資料來源：請按此。此南方濤動指數是由1887至1989年的基數計算所得。資料每天 (公眾假期除外) 在澳洲東部標準時間下午2時更新一次。
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Issued on 19 June 2018
El Ni簽o WATCH; chance of El Ni簽o in spring increases to 50%
The El Niño–Southern Oscillation (ENSO) remains neutral. However, latest model outlooks and recent warming in the tropical Pacific Ocean indicates that the chance of El Niño forming in spring has increased. As a result, the Bureau's ENSO Outlook status has moved to El Niño WATCH. El Niño WATCH means that the likelihood of El Niño forming in 2018 is approximately 50%; double the normal chance.
Oceanic indicators are currently neutral—neither El Niño nor La Niña—but show some signs of potential El Niño development. Sea surface temperatures in the eastern Pacific Ocean, though currently neutral, have been slowly warming since April. Importantly, waters below the surface of the tropical Pacific are now warmer than average—a common precursor to El Niño.
The majority of international climate models surveyed by the Bureau forecast the tropical Pacific Ocean will continue to warm but stay in the neutral range during July and August. However, five of eight models indicate the ocean warmth is likely to reach El Niño thresholds in the southern hemisphere spring, while a sixth model falls just short.
During El Niño, rainfall in eastern Australian is typically below average during winter and spring. A neutral ENSO phase has little effect on Australian climate.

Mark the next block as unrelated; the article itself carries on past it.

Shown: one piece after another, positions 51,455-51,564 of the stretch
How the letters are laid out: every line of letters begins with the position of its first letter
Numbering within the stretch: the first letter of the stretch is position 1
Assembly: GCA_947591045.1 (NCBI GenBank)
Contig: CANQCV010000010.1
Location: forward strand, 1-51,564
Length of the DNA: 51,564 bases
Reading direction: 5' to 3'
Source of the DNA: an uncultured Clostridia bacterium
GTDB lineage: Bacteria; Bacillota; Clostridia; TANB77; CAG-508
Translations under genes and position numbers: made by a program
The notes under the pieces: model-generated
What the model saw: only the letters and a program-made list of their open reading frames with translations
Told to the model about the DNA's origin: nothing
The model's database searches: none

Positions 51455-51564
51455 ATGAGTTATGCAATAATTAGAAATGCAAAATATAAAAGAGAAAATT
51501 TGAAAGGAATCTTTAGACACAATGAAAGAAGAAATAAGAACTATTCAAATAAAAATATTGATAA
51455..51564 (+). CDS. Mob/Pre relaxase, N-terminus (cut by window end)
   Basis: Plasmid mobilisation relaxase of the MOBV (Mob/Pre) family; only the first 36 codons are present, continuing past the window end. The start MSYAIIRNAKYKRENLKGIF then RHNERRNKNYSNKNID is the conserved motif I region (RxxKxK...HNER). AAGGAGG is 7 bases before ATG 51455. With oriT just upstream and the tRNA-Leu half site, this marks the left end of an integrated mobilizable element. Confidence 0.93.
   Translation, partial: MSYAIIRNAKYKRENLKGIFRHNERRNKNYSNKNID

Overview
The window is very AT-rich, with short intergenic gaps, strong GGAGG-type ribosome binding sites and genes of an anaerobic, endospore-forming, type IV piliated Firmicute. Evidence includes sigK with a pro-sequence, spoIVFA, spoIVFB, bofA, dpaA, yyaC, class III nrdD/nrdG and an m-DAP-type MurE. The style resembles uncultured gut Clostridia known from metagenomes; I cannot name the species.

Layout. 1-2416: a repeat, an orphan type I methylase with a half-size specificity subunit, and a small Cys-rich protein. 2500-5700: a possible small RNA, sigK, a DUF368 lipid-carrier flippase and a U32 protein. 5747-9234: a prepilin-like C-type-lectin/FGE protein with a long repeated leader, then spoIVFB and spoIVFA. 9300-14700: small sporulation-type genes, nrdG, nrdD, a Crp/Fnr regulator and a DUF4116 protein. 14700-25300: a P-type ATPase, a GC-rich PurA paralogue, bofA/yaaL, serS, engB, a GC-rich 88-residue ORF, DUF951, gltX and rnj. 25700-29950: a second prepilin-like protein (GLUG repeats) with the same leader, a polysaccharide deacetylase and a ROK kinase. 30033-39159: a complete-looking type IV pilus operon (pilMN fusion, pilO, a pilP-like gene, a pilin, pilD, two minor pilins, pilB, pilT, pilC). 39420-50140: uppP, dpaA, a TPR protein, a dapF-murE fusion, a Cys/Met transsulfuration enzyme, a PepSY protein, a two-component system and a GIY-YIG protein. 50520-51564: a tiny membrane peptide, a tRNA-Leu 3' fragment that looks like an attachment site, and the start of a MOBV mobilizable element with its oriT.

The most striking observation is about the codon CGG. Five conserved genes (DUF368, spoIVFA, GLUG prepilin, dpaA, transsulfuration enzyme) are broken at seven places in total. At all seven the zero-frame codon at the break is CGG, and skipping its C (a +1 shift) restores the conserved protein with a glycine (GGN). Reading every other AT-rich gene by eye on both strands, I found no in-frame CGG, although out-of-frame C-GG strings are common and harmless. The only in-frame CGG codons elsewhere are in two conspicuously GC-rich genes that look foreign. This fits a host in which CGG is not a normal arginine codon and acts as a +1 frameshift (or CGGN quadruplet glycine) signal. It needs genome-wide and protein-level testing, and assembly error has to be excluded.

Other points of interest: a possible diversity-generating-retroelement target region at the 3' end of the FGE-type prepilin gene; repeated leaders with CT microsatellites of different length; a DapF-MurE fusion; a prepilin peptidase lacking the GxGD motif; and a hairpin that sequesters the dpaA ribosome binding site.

The Indian Ocean Dipole (IOD) remains neutral. Five of six climate models indicate the IOD is likely to remain neutral in the coming months, and one model suggests a positive IOD.
The 30-day Southern Oscillation Index (SOI) to 17 June was −2.2, and the 90-day SOI was +2.3. The SOI has been within the neutral range since late April.
Sustained positive values of the SOI above +7 typically indicate La Niña while sustained negative values below −7 typically indicate El Niño. Values between +7 and −7 generally indicate neutral conditions.
Sea surface temperatures (SSTs) across the central Pacific Ocean are slightly warmer than average along the eastern half of the equatorial Pacific.
The latest values for the week ending 17 June are: NINO3 +0.4 °C, NINO3.4 +0.3 °C and NINO4 +0.4 °C. Persistent NINO3 or NINO3.4 values warmer than +0.8 °C are typical of El Niño, while persistent values cooler than −0.8 °C typically indicate La Niña.
Warmer than average SSTs (more than 1 °C above average) persist in areas of the South Pacific Ocean and the Tasman Sea.
Around the north of Australia SSTs are generally near average. Further north, areas of weak warm anomalies remain in areas across the Maritime Continent to the north of Papua New Guinea.
All but one of the eight surveyed international climate models predict further warming of central equatorial Pacific sea surface temperatures (SSTs) over the coming months.
During the remainder of the southern hemisphere winter, all models forecast central Pacific SSTs to remain within neutral values. However, five of the eight models reach El Niño levels during spring, with a sixth model falling just short of the threshold value.
最近訪問日期: Tue Jun 19 2018 22:29:42 HKT
最近修訂日期: Mon Jul 11 2016